An Eric Clapton Playlist

Today is Eric Clapton’s birthday. What should I write about? His perceived racism? As he told a concert audience in 1976, “Stop Britain from becoming a black colony. Get the foreigners out. Get the wogs out. Get the coons out. Keep Britain white.” In Clapton’s 2007 autobiography, cleverly entitled Clapton: The Autobiography, Clapton says of that outburst “Since then I have learned to keep my opinions to myself.” Okay, that’s one lesson. Any other lessons, blues guitarist whose first top ten hit under his name was a reggae cover?

Nah, I’m not going to write about Eric Clapton’s perceived racism. I’ll write about how much I hate the song “Wonderful Tonight.” “You look wonderful tonight.” Last night you looked like shit. And you’ll probably look like shit again tomorrow. I know I said I feel wonderful tonight, but truth is I have a headache, so drive me home, woman! He’s a catch.

You know what? I’m not going to talk about that, either. Instead I’ll tell you about the time I went to one of Eric Clapton’s homes in England. I met with his manager there in the early part of this century. In the room where we chatted were Eric’s Grammy Awards. Some were on a bookshelf, some were on the floor next to the couch. They weren’t arranged in any way. They lay there haphazardly, as if nobody had time to put them back in their proper place since the earthquake hit in 1990. I wish I had a photo taken of me holding his Grammys, but I didn’t. I acted in a professional manner. I hate that about myself. Beats being perceived as racist, though.

Here are thirty career highlights of Eric Clapton:

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Throwback Thursday: 1971

I recently read a book about the music of 1971. It was pretty bad. I should have been clued off seeing that the book derived its title from the name of a Rod Stewart album that came out in…1972. The author and I agree that 1971 was a great year for music, though he focused mainly on white acts. Marvin Gaye’s What’s Going On, recently named the number one album of all-time in Rolling Stone, was dismissed as being overrated due to white guilt, something the author clearly doesn’t feel. I humbly suggest that the playlist below shows more of the greatness (and diversity) of 1971’s music than this book.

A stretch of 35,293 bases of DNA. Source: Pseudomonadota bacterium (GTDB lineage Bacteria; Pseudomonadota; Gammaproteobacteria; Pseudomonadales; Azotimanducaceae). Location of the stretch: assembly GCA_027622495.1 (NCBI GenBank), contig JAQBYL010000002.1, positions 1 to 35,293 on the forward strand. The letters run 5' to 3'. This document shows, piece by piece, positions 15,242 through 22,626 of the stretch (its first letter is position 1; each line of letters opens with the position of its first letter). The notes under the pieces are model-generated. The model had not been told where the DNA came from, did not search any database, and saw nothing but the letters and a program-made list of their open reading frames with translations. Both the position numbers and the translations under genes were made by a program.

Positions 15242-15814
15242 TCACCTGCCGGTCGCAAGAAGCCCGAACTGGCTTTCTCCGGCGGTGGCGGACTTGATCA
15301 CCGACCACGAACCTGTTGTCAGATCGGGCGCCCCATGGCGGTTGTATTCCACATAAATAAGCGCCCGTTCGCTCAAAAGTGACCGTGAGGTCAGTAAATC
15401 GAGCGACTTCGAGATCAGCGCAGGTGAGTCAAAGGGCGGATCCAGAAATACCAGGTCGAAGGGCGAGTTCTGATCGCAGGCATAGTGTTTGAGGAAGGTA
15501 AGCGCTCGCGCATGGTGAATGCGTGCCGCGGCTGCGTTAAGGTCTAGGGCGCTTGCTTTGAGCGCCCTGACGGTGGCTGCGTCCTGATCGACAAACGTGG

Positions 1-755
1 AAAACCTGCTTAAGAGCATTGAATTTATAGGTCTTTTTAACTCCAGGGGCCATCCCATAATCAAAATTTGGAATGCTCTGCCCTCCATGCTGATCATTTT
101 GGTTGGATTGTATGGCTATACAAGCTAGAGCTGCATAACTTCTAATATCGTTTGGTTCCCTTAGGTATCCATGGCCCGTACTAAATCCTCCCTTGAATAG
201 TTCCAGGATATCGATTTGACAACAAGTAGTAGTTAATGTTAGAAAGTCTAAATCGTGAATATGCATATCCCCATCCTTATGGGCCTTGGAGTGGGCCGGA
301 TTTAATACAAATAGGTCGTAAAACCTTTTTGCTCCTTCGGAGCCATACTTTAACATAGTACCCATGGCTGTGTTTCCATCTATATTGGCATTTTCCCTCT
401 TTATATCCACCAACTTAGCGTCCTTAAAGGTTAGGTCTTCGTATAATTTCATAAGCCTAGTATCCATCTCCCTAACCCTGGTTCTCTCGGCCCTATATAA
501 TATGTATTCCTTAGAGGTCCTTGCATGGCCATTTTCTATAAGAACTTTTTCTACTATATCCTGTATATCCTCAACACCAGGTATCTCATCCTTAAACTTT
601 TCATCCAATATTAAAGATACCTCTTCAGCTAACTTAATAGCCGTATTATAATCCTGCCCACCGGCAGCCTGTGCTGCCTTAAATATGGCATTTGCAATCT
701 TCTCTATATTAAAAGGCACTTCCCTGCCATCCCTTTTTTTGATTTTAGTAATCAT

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A Chaka Khan Playlist

Chaka Khan was born Yvette Marie Stevens on this date in 1953. At age 13 Yvette was given the name Chaka Adunne Aduffe Yemoja Hodarhi Karifi Khan by an African priest. Though there was no Chaka Khan character in the movie Judas and the Black Messiah, she did befriend Fred Hampton in 1967 and joined the Black Panthers. She left the group two years later. Below are thirty things she’s done since then.

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Your (Almost) Daily Playlist (3-17-21)

Inspired by the March 17 birthdays of Smashing Pumpkins’ Billy Corgan, Grimes, The Lovin’ Spoonful’s John Sebastian, Jefferson Airplane’s Paul Kantner, Nat King Cole, The Darkness’ Justin Hawkins, Altered Images’ Clare Grogan, Gene Ween, Nicky Jam, Lorraine Ellison, Hozier, and Vivian Girls’ Cassie Ramone.

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